More information will be available soon as to how it will work but my thoughts as of now are this. An administrator would create projects and possible tasks. All users of klok would be able to connect to the server and keep there local version in sync. When users add time, the data will still be tracked locally so that people can work offline. At the end of the week, for example, users would connect and submit their time to the server. Then that information could be viewed by higher-ups for use in paying employees or billing customers.

The deployment details are still in the works. This may be a hosted service available for a monthly fee or be available for sale to be deployed on someone's own network. Most likely this will be a J2EE app but that may change.

To me this is the type of app that AIR was meant for. Occasionally connected with all the power of the desktop with the rapid development of a web-app.

Let me know if this is something you would be interested in using or testing when it is ready.

Thursday, September 13, 2007

Is Klok an AIR Derby contender?

I am curious whether the folks who have installed Klok (429 of you) think that it could win me a new Mac. I have seen a lot of folks talking about the applications they have entered but I haven't seen many that seem like they would have gone in the Business Application category (which is where I entered Klok)

Let me know what you think...though I guess we will find out tomorrow.

Monday, September 10, 2007

Worst UI Ever? - Error Messages

Here is another one for the Worst UI Ever series. This is from an application for a a very big software company's time tracking application. These kinds of things are part of the reason I developed Klok. You get this message when you select a project for your timesheet, but don't enter all any timefor that line item. To me, this doesn't even seem like an error. The system can easily ignore line items that have no hours.

At first glance, the message has to be one of the most confusing I have ever read. Click to enlarge it.

"You have entered time information without associating any time with that information. Enter time for this information, or remove it"...ummm....huh?

If you read it a couple of times, it makes sense. But you have to make an assumption about what "information" means. The user shouldn't have to assume or guess anything. If that this is an error that the system can't handle, would it have been impossible to say "You have not entered any time for Project X. Enter your hours or remove Project X from your timesheet". They even could have made "remove Project X" a link making it simpler for the user.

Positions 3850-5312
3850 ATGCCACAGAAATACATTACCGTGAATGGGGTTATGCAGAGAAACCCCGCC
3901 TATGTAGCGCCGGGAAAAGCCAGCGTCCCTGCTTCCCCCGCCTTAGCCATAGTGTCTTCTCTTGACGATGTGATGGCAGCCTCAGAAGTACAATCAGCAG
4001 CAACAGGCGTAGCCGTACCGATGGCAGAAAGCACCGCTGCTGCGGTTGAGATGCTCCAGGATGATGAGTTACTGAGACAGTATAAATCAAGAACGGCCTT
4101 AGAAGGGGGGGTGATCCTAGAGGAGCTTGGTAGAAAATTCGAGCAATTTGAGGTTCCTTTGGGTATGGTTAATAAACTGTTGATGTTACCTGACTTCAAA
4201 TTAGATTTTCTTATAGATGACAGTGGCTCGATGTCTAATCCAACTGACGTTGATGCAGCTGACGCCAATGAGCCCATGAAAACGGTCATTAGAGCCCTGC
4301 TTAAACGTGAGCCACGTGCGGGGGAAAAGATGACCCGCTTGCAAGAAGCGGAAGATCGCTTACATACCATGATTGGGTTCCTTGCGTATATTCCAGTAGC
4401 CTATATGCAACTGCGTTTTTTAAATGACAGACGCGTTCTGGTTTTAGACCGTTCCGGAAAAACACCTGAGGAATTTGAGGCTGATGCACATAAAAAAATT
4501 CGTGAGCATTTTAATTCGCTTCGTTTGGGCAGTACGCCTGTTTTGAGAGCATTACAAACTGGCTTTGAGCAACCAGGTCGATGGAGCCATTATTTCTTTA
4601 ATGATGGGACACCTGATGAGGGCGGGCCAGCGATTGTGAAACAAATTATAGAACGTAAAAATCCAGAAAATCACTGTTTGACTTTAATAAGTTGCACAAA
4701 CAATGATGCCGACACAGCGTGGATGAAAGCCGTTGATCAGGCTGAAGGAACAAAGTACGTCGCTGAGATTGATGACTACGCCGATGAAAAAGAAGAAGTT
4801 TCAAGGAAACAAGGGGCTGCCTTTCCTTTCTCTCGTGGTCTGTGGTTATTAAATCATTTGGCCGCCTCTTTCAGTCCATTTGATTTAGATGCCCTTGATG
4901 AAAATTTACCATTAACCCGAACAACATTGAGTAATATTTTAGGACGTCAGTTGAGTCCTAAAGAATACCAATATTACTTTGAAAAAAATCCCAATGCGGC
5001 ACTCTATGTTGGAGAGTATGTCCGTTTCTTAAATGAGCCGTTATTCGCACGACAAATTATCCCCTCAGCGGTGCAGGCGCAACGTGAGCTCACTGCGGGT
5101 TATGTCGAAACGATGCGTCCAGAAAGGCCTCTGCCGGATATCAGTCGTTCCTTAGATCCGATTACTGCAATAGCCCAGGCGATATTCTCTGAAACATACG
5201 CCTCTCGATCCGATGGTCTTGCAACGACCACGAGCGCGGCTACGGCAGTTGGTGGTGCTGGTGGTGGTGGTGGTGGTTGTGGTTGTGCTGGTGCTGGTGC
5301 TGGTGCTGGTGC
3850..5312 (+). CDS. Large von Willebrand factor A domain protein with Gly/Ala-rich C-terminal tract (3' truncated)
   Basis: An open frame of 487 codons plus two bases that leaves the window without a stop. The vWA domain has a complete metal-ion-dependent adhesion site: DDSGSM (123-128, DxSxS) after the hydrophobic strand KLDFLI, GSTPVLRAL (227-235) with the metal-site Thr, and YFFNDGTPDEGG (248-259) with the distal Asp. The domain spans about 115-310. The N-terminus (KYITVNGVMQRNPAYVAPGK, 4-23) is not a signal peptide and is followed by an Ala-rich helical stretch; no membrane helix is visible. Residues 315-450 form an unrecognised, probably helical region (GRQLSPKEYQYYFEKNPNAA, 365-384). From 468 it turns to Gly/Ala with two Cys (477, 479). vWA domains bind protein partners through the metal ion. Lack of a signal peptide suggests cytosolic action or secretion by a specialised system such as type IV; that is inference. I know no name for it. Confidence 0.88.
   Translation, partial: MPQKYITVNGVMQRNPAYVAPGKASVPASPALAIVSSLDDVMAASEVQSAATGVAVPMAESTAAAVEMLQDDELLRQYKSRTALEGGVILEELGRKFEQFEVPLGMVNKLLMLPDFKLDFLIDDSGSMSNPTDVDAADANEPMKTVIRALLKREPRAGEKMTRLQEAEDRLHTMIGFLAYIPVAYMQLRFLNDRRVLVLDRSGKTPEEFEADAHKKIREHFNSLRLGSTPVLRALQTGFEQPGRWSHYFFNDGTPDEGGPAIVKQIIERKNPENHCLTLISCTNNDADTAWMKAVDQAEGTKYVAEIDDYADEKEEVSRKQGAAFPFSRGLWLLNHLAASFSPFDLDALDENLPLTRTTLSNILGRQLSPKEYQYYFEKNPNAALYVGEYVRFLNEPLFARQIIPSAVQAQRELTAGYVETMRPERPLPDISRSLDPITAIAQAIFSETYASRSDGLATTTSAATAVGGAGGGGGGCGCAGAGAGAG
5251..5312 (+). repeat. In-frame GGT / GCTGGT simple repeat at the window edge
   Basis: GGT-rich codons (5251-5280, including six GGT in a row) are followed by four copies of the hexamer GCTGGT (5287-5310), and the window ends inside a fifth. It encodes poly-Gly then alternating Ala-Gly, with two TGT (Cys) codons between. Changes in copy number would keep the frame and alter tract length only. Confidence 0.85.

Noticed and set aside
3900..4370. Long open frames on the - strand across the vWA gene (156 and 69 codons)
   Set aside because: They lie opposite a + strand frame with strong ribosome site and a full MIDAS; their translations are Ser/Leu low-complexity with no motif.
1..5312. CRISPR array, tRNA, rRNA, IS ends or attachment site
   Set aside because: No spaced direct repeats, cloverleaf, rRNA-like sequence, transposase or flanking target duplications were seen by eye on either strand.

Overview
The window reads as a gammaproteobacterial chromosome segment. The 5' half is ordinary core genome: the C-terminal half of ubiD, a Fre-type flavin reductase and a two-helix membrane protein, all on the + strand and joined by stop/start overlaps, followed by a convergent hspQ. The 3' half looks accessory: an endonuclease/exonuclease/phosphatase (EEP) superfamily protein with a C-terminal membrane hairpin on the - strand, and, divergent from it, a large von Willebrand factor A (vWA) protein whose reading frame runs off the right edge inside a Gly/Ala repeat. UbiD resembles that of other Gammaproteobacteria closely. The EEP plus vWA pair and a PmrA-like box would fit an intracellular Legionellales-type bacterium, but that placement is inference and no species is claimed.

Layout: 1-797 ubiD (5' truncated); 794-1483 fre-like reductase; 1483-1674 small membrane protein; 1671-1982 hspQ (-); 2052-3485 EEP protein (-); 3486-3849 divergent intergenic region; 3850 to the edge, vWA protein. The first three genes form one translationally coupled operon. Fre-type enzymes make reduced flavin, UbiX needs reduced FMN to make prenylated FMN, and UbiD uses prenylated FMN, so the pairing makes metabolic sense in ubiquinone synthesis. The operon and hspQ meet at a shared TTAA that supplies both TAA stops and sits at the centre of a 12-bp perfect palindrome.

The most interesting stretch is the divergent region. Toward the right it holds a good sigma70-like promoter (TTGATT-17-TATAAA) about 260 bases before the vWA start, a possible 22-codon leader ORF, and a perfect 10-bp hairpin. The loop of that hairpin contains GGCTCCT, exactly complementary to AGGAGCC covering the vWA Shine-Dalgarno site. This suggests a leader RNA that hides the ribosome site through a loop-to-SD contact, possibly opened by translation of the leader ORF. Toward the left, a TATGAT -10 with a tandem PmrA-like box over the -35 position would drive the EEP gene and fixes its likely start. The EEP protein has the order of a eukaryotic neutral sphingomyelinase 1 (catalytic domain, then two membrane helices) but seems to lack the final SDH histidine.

I find these types of issues all over the place. Usually they are due to laziness of the designers/developers or lack of commitment to the end user by companies in general. To a product owner this might not seem like a big deal. However, imagine a user getting this error the first time they use your software. What kind of first impression is that?

The number one thing to remember is that software is supposed to help people do what they need to do. It isn't meant to help computers do what they need to do.

Friday, September 7, 2007

Open Letter to Mark James: Thank You!

I would bet that every person reading this has been exposed to the work of Mark James. If you have used any web based application you are likely to have seen his Silk icon set. Not only are these very well designed icons, but they are actually free to use. I have used them myself in Klok and many other applications I have worked on.

As I download and try out many of the apps entered in the AIR Developer Derby I can't help but notice them used all over the place. On behalf of all the developers, and designers, who don't have the time or skill to create our own icons... Thanks.

Wednesday, September 5, 2007

Klok update for AIR Developer Derby

I just posted an update to Klok with the final updates for the AIR Developer Derby This update includes a bunch of new features. Some of which are:

  • Ability to zoom in on the calendar view
  • Browsable trash with the ability to restore items from the trash. However, the trash is not persisted when you close the app. Does anyone think it should?
  • Recent projects dropdown in collapsed mode for easy switching between tasks.
  • Project templates - Choose from predefined templates for different project types
  • Ability to store contact information per project
  • Snap to 15 minute intervals when dragging items on the calendar by holding down the shift key. Previously, this was not optional. Now it snaps to the minute unless the shift key is held down while dragging.

It also includes some minor bug fixes.

Download it now using the badge to the right or by download the .AIR file directly

Coming soon... some more documentation and some additional features.